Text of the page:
At least I’ve never used Mean Curvature to find abrupt changes in the surface curvature. I can imagine cases where changes in the curvature might be cancelled by positive/negative curvature values. But I might be wrong…

Yes but the question is what is the value in showing the full range as opposed to the absolute value. The full range doesn’t really tell you much about the shape. A negative number can be the average of 2 negative numbers or the average of a positive and negative number.

You are using extreme examples to make your case. The only time I have found the mean curvature analysis useful is when trying to iron out subtle curvature irregularities. Mean curvature analysis can be useful in finding that one control point that is a bit out of place on an otherwise smooth surfaces. Often curvaturegraph is more useful in finding curvature irregularities but sometimes curvaturegraph won’t do the job as in your first surface example.

In order for it to be useful for that purpose the user would have to have a photographic memory of the Gaussian curvature image and the ability to overlay the user’s memory image over the mean curvature screen image. And even then you don’t know whether its concave or convex unless you have some prior knowledge of which way the surface normals point and how the normal direction affects the color scheme.

Thus realistically it would not be of much use to the typical user to visualize convex/concave areas.

You didn’t include any new pictures.
The 2 pics of signed mean curvature you previously sent do not accurately tell where the surfaces are concave and convex.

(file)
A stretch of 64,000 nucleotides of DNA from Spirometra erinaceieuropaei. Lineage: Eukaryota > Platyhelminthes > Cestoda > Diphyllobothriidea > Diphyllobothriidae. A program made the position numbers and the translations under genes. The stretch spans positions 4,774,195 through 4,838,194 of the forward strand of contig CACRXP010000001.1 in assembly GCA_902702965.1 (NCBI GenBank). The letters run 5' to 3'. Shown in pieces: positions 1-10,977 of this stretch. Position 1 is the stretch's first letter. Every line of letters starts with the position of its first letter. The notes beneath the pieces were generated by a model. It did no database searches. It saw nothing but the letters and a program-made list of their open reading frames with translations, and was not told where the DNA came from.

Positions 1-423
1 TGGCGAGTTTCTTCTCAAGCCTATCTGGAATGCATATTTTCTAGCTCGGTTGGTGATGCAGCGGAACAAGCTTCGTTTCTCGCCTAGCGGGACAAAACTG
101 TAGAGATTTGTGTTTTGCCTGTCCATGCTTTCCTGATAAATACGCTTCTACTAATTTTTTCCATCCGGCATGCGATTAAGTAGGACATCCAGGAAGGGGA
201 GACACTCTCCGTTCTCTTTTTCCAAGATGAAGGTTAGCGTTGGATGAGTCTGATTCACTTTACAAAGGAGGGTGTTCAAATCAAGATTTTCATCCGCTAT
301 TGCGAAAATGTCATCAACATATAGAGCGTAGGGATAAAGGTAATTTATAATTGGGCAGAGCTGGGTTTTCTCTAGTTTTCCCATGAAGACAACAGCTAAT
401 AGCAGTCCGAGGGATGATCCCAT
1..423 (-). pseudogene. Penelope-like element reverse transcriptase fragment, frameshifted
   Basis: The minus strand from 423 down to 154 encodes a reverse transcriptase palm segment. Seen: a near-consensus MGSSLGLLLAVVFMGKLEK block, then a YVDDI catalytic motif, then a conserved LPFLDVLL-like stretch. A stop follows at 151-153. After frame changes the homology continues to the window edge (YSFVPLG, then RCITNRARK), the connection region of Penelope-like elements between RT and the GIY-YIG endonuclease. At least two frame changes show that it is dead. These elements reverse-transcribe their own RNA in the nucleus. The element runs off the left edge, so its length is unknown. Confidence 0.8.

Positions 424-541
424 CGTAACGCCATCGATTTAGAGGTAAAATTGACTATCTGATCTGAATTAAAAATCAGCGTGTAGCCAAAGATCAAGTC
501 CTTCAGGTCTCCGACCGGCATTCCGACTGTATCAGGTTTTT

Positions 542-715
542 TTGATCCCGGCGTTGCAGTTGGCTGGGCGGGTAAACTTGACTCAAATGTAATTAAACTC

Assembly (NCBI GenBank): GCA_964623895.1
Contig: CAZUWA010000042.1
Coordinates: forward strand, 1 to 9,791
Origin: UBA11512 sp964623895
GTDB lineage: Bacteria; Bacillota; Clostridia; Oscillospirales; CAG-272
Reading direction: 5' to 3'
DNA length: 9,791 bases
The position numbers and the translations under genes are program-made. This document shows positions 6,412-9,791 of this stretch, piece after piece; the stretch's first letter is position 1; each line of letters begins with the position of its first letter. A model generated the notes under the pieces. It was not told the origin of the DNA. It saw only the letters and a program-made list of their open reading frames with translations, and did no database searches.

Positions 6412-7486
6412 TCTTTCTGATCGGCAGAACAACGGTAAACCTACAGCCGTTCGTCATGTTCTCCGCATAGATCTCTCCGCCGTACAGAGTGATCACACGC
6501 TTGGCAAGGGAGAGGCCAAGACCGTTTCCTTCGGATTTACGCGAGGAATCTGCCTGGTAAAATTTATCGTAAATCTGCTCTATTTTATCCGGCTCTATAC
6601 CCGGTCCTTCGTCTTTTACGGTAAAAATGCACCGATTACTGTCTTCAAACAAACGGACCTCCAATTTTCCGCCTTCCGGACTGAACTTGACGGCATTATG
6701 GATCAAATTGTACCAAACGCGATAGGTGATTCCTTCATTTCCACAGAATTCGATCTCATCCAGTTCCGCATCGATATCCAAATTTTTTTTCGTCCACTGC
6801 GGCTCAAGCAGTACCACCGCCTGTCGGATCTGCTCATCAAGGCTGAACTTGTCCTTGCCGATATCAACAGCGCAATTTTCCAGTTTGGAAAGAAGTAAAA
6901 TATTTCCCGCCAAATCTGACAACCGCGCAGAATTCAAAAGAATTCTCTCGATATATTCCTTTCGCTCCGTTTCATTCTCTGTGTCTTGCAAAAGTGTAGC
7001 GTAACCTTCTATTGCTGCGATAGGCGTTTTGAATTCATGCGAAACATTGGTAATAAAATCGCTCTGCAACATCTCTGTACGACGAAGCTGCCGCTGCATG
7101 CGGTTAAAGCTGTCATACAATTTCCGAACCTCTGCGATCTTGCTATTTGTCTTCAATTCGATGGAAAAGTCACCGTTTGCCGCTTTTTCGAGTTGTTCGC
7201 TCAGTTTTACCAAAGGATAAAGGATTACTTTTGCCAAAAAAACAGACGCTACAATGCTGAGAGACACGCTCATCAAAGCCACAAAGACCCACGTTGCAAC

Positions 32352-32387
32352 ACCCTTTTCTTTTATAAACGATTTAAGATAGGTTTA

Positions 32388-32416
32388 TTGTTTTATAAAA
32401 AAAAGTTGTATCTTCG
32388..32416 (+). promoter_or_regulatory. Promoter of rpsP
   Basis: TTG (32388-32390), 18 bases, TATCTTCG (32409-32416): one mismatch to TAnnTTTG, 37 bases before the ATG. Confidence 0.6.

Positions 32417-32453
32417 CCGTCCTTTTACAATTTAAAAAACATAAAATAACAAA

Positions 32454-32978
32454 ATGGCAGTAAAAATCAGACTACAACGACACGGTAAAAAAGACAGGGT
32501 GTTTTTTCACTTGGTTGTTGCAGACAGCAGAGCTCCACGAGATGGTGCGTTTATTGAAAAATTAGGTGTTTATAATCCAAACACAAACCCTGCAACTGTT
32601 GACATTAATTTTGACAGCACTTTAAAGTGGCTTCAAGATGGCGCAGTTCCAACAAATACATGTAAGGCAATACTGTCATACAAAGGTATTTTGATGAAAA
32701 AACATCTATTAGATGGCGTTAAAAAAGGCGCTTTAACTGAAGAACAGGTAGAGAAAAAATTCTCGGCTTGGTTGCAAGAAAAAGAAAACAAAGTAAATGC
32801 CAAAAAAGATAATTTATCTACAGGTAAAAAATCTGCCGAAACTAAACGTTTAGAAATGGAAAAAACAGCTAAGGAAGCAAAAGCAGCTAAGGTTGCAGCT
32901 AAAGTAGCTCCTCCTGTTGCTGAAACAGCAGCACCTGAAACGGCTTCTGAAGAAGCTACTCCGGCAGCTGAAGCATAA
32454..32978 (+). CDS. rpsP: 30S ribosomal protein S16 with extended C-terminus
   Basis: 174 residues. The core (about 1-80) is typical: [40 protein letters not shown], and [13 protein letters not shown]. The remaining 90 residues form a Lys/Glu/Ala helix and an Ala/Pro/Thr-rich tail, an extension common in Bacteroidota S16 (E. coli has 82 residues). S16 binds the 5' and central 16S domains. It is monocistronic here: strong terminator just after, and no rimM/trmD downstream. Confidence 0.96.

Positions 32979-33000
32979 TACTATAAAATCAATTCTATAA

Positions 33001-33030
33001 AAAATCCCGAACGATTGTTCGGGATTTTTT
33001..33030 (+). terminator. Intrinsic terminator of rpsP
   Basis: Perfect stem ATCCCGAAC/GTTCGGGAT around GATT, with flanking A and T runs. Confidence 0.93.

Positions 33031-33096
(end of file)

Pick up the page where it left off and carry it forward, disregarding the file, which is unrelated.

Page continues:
The red and blue do not accurately depict the region where the surface is convex and concave. And that is an extreme contrived example. On most surfaces the display will not even come that close to being accurate. In this example if you eyeball the surface in shaded mode you can determine where it is concave/convex with about the same amount of accuracy.

In the other picture which you posted of signed mean curvature none of that surface is purely concave or convex and yet it has areas of both red and blue.

The mean curvature display is by itself not going to tell you where the surface is convex or concave. Areas where the mean is positive could be areas where the principal curvature are both positive or it could be saddle shaped with one principal curvature positive and one negative. All you really know is the sum of the 2 is positive you don’t know in what area they might be both positive.

And to make this concavity test even more unreliable if you flipped the surface normals the red and blue would become reversed.